Last updated: 19 July 2023
Do you need insurance for your online business? It’s a good question. The short answer is “No”. But you do need legal protection.
If you had a physical ‘bricks and mortar’ shop, you would have insurance to protect the goods you are selling against theft, fire and damage, among other things. You would also have insurance for ‘slip fall’ claims if a customer entered your shop and fell or was injured.
These insurances are a requirement for physical shop fronts but what about your online shop? What might you be liable for?
If you sell goods or services online through your ecommerce business, your customers may claim damages or injuries caused by your products. They may try to sue you for several things, such as allergies to your food or beauty products; injuries caused by clothing or electrical products you sell; financial loss for advice you gave, etc. And you may be liable even if you have not manufactured the products or are importing the goods from manufacturers overseas.
Is insurance worth it?
It’s difficult to find specialist insurance policies that properly cover ecommerce website businesses. Many insurance companies refuse to insure online businesses and do not have suitable policies available.
More general business continuation insurance policies may protect against some instances of business interruption. Still, they usually require a minimum number of days of interruption before you can claim and would not cover you for any liability claim issues.
Insurance policies can be expensive too. Especially if they are very difficult to claim against and you rarely qualify to be paid for any claim.
If you decide to obtain an insurance policy of any type, ensure you read the policy terms carefully. Do not rely solely on what the insurance salesperson or broker tells you. And ask a lot of “what if” questions.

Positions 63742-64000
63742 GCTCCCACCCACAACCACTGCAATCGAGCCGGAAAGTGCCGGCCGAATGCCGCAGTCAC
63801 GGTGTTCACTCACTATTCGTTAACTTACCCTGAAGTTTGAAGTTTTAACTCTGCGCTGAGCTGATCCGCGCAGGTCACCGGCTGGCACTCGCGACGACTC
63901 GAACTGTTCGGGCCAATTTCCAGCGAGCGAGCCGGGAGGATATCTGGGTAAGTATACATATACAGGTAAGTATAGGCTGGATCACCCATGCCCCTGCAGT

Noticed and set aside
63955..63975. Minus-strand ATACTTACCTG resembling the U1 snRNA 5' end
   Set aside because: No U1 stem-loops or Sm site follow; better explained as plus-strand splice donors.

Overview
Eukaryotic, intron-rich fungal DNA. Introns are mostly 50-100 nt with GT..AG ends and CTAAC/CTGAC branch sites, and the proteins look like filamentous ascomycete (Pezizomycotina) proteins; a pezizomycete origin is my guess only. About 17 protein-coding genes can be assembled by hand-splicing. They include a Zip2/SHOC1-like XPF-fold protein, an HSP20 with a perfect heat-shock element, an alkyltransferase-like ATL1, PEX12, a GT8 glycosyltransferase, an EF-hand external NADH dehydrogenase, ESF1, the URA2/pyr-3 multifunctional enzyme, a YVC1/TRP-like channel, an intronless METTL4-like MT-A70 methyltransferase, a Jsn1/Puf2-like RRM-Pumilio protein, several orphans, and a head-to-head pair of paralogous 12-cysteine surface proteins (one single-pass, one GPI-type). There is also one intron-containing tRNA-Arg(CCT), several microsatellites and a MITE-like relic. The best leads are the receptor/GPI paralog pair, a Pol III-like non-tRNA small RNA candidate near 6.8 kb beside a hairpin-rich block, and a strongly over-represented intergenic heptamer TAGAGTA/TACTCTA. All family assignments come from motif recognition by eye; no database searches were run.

How can I best protect my website business?
Rather than trying to insure your website business here is what we recommend:
Have robust Terms & Conditions on your website. Well-drafted Terms with a limitation of liability clause will go a long way to protecting you, your assets and your business.
Have strong relationships and agreements with your suppliers. You should have End User License Agreements (EULA) or Service Level Agreements with your suppliers that protect you. If your suppliers don’t support you adequately, they can’t be reached easily or aren’t responsive; it will cost you financially and impact your reputation.
Consider setting up a Pty Ltd company. The benefits are not just to protect your personal assets. You can also claim tax deductions for a home office and business running expenses and have more flexibility to structure your personal and business income. The corporate tax rate is attractive and makes capital raising easier since you can issue shares and structure your business with investors more easily.
Protect your intellectual property. Register your business name, logo and website domain name. This will prevent someone from coming along, trademarking your business or company and taking your business out from under you. Imagine having to fight that battle or starting over from scratch!
Don’t risk your personal assets and your business. You spent a lot of time and money setting up your business, so ensure you protect it and yourself.
Website Legal Package